Many shepherds ask how I can keep all of our sheep coated — doesn’t it take a lot of time? Honestly, I think it takes much more time to try to clean up a contaminated fleece than it does to keep the sheep in a coat all year long — at least this is true in our environment! Since our lambs are coated at birth and go through at least six or seven sizes in the first few months, they soon learn that if they cooperate with the coat change, they will be on their way in moments. Our adults are usually quite content to let me do what I have to do, and I can often change an adult coat without any help. If I have a lot of coats to change, I get someone to help catch and hold the sheep while I change the coats. It usually doesn’t take more than half an hour to change dozens of coats under these circumstances, and a single coat change takes me only a minute or two.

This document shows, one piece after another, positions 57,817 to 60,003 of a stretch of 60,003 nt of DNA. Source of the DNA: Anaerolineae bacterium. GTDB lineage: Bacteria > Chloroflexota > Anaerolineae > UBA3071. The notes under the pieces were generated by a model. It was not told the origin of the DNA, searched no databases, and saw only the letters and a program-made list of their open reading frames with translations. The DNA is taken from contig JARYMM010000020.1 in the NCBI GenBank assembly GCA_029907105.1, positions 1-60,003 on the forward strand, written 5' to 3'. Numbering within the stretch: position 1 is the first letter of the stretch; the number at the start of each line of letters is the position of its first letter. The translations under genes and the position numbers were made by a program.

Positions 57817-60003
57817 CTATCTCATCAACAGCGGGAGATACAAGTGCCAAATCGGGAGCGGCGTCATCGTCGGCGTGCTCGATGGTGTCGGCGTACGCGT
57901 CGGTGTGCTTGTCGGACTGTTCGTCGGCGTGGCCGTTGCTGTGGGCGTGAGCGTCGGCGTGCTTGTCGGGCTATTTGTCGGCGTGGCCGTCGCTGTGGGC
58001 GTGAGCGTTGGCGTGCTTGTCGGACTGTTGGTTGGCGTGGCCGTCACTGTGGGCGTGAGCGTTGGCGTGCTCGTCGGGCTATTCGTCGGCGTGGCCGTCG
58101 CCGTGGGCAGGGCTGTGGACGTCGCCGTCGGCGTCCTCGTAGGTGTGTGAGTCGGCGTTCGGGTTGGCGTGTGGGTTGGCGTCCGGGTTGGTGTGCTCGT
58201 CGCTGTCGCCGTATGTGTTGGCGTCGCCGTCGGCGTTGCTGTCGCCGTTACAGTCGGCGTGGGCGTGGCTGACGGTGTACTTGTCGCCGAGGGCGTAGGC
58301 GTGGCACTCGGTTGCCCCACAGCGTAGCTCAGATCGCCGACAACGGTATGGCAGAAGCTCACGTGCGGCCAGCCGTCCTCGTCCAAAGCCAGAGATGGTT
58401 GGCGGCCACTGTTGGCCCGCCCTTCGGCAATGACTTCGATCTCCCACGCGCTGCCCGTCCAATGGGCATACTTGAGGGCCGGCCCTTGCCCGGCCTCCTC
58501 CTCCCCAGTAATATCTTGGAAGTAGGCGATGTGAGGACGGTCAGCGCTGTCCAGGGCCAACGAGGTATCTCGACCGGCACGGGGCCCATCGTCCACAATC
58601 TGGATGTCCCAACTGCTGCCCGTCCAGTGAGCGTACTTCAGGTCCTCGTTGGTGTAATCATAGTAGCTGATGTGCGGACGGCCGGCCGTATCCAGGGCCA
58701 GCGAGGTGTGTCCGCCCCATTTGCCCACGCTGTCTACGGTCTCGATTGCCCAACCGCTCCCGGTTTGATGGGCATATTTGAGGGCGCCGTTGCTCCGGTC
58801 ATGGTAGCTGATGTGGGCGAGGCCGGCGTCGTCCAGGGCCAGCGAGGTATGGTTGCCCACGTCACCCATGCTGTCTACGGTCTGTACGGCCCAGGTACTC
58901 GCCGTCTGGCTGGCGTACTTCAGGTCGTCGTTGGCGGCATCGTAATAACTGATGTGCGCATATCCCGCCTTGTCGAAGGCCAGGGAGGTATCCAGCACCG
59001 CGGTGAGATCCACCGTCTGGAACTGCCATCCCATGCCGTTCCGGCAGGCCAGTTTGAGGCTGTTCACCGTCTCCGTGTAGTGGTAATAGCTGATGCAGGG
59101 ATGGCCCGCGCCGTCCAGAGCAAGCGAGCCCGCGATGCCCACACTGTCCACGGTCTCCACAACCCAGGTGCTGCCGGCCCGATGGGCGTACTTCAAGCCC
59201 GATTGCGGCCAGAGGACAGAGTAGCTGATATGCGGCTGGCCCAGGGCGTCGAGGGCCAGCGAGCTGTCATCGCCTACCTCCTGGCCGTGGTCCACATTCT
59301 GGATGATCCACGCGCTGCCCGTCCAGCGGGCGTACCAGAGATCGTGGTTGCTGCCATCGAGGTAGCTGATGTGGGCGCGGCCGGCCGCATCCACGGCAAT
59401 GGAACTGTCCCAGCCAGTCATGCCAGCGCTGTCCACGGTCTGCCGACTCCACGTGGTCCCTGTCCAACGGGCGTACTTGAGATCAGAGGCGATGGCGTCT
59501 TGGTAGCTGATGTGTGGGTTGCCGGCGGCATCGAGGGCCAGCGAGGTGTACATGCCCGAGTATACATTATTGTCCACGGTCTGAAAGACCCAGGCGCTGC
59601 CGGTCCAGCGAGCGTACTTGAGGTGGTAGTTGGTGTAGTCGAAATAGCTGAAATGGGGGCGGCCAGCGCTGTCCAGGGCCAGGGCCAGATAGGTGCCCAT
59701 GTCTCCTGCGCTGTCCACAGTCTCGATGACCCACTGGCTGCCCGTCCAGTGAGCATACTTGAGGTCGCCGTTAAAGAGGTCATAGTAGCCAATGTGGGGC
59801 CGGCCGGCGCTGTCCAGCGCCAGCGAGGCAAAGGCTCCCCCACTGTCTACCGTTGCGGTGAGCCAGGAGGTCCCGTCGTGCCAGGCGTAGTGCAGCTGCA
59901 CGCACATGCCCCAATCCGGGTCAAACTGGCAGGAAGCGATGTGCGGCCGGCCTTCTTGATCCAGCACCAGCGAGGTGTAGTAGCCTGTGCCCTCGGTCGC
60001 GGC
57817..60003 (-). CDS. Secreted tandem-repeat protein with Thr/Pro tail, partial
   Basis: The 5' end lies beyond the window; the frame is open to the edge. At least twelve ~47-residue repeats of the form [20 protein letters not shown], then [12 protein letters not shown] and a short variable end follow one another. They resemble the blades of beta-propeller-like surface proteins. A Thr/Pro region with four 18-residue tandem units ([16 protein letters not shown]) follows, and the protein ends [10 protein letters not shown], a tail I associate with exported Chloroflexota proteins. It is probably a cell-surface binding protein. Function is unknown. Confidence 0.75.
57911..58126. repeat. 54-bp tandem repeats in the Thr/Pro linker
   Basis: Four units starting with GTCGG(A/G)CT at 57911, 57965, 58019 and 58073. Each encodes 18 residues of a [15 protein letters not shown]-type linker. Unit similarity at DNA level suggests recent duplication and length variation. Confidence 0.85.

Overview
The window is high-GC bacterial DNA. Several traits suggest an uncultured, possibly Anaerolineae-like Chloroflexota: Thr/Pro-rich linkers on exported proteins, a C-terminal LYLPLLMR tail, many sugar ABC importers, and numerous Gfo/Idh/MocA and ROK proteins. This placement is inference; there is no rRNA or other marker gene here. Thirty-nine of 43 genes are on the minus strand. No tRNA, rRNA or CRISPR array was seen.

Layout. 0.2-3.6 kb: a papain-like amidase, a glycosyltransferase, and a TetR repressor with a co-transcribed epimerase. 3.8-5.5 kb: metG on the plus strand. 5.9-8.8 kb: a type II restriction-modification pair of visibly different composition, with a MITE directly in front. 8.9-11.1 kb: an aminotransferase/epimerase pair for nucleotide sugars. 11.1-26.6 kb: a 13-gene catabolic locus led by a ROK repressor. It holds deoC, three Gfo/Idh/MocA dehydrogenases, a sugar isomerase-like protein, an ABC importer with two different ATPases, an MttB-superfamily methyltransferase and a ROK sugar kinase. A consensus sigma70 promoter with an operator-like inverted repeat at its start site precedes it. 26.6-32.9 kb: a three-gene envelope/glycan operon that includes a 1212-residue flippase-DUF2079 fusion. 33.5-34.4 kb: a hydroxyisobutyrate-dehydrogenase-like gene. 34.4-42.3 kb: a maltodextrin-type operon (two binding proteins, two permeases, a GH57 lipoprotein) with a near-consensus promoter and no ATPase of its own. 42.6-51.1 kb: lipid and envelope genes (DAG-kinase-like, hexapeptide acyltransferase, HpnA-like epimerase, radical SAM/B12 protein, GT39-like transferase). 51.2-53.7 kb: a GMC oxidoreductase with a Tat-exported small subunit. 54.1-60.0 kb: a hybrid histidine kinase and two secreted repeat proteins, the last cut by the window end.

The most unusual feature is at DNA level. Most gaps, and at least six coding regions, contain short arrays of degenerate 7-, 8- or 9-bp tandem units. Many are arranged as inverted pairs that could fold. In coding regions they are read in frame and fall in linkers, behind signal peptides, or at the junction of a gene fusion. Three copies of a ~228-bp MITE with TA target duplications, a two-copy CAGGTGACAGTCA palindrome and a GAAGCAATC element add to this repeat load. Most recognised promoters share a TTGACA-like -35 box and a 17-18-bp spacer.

I think the most labor-intensive part of coating sheep is washing and mending the used covers once they have been removed. I clean them in our washer (delicate cycle, using liquid dish soap instead of detergent) and then inspect them for damage and wear once they are dry. If there is no repair needed, I simply label them with permanent marker (in big numbers on the center of the back, so that I know which size I need for that sheep from a distance) and fold them to go back out to the bins in the barn.

A sample of one of our coats with the new no-sew elastic repair

A sample of one of our coats with the new no-sew elastic repair

In past years, over half of the coats going through the laundry would need some form of repair: either mending of tears, stitching of darts, or replacement of elastic. At first, I could only mend about two or three coats in an hour, as I tried to figure out how to stitch each particular problem and return the coat to service. Once I gained some experience with mending, however, the process sped up. Now that I’ve tackled pretty much any type of repair my flock can throw at me, I can mend six to eight coats in an hour, and the to-mend pile disappears very quickly.